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The Y Report

The Gift of Feedback

We naturally get defensive when someone criticizes us. Getting a D on a paper or having a family member knock the way you load the dishwasher stings. But giving and receiving feedback is crucial to our growth—at work, at school, and in our relationships.

While there are best practices for communicating criticism constructively, BYU business adjunct professor Elizabeth A. Dixon (BA ’92, MPA ’96) asserts that “[all] feedback is a gift—no matter how badly it’s wrapped.” Here are Dixon’s top tips on letting feedback help, not hurt.

Professor Lix Dixon holds a gift wrapped present to the camera
Photo by Bradley Slade

What do you do when you get feedback that hurts?

A: Start by taking a breath. The amygdala—the emotional part of your brain—fires immediately when someone offers a difficult critique. Your amygdala doesn’t differentiate between an attack on your life and feedback. If you avoid immediately reacting, you can start processing.

Then zone in on the “what,” not the “who.” Focusing on who gave us the feedback can make us feel emotional and miss the chance to grow. Dig in and find the gift, even if it stings. (But please note that abuse is never feedback.)

How can you create a good environment for giving feedback?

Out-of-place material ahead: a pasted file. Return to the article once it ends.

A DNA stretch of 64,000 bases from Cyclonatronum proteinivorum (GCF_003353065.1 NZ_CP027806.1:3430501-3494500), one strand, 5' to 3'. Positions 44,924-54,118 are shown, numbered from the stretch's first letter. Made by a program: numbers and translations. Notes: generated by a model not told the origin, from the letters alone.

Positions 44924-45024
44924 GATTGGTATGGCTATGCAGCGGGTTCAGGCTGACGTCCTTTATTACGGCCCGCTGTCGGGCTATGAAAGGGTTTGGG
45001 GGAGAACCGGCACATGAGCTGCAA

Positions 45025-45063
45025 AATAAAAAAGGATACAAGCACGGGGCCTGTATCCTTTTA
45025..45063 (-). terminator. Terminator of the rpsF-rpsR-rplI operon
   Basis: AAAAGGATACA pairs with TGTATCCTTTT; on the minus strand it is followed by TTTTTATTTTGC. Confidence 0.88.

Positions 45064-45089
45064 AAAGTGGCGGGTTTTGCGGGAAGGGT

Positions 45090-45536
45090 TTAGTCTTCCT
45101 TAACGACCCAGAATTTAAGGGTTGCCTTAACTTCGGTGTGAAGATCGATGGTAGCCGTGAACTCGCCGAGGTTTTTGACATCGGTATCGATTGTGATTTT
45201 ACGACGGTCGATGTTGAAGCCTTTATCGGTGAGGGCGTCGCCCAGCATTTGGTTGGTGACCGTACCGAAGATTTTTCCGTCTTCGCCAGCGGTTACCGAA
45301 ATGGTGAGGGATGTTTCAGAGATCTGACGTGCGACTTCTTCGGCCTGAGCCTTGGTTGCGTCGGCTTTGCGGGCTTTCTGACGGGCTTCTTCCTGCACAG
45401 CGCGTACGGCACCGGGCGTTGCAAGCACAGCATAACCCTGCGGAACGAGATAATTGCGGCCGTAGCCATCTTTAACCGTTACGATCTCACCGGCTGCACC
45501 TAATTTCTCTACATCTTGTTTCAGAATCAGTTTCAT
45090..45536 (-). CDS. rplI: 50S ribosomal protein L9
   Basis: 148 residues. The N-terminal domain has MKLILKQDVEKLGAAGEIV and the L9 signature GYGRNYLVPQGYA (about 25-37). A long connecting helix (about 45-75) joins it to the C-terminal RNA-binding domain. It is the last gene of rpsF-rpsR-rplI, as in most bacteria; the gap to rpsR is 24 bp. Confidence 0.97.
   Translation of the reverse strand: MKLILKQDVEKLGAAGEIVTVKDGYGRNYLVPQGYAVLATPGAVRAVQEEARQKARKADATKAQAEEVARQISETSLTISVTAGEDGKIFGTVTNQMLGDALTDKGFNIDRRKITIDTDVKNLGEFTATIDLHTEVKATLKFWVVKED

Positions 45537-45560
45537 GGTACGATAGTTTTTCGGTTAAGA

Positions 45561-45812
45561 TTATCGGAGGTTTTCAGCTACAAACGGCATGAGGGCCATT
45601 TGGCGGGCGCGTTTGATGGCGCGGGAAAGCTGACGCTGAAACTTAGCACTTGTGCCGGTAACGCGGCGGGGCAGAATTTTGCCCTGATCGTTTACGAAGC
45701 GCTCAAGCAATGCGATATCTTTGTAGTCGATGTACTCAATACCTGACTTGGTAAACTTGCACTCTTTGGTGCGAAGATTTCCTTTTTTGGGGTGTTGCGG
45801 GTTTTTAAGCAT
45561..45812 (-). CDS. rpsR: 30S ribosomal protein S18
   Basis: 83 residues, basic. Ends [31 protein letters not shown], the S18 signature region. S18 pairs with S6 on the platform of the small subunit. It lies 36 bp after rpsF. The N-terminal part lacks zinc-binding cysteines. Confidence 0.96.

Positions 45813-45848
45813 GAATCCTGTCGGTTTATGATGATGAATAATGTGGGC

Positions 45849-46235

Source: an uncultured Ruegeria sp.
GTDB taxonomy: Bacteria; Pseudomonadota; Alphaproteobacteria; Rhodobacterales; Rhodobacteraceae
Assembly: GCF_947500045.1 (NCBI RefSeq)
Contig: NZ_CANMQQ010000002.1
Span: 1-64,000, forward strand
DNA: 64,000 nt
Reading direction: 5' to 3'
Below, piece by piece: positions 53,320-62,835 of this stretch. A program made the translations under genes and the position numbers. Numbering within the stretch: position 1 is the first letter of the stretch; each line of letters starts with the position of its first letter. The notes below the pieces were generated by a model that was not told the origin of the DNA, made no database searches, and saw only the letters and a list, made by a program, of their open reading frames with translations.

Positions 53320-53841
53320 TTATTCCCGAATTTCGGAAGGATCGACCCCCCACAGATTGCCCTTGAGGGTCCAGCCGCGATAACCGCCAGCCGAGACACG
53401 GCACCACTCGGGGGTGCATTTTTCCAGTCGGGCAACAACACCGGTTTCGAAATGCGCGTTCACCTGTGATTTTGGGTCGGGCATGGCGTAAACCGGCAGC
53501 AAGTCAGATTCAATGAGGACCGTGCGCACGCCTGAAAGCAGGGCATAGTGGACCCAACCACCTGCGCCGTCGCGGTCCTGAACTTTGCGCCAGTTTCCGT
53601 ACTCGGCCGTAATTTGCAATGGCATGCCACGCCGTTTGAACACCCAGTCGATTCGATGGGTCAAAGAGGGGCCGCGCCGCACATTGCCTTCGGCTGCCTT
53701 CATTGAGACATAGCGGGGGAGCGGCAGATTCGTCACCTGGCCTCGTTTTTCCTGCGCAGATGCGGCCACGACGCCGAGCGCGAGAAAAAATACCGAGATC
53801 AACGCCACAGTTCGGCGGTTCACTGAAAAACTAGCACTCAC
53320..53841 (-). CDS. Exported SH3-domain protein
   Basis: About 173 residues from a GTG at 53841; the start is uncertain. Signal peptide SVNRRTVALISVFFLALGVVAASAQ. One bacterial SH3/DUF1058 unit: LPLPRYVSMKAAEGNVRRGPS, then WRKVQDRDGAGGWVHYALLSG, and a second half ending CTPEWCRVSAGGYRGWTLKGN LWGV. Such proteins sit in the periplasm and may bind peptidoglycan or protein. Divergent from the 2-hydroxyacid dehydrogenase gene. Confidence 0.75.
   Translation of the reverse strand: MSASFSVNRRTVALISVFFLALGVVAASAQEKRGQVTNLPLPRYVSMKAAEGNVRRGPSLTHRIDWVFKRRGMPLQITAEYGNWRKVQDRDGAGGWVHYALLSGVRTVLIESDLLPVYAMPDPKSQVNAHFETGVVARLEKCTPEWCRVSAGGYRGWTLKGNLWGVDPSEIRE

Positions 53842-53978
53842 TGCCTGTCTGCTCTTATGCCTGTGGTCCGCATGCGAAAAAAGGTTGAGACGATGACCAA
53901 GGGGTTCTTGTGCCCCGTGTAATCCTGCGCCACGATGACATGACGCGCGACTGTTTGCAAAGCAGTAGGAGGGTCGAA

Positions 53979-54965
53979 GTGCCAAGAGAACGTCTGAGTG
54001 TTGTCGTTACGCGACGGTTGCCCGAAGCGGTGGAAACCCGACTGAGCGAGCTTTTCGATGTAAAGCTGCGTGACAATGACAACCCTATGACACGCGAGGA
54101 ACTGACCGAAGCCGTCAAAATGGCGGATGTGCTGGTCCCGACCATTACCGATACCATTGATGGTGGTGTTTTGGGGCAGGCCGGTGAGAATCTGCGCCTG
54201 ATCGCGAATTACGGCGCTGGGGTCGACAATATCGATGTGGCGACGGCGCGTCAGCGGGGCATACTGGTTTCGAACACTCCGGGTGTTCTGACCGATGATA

A: First seek a relationship. Get to know your family, roommates, coworkers, and employees as children of God. Know that they have hopes and dreams and fears and doubts.

In day-to-day conversations, focus on what they are doing well. Praise, praise, praise. They’ll want to continue doing those things well. And when you do have a correction, you’ve created a relationship where you never have to sugarcoat anything. They know you care about them and believe that they’re capable. Give 90 percent praise and 10 percent constructive criticism.

What’s the best way to give feedback?

A: Offer it with love. Give the person the benefit of the doubt and remember that your picture of the situation is incomplete. Acknowledge their pressures and constraints. Talk in private.

Some people advocate for the “feedback sandwich”—two compliments with feedback in the middle. But the feedback sandwich usually has so much bread on the outside that the meat of the feedback is hidden, and the receiver does not even hear it. So you do need to be direct.

But if you’re just getting something off your chest, that’s not feedback—that’s anger and venting, and the Spirit leaves you. If you’re angry, write your thoughts down and throw the paper away. Feedback should always be given with the other person’s needs in mind.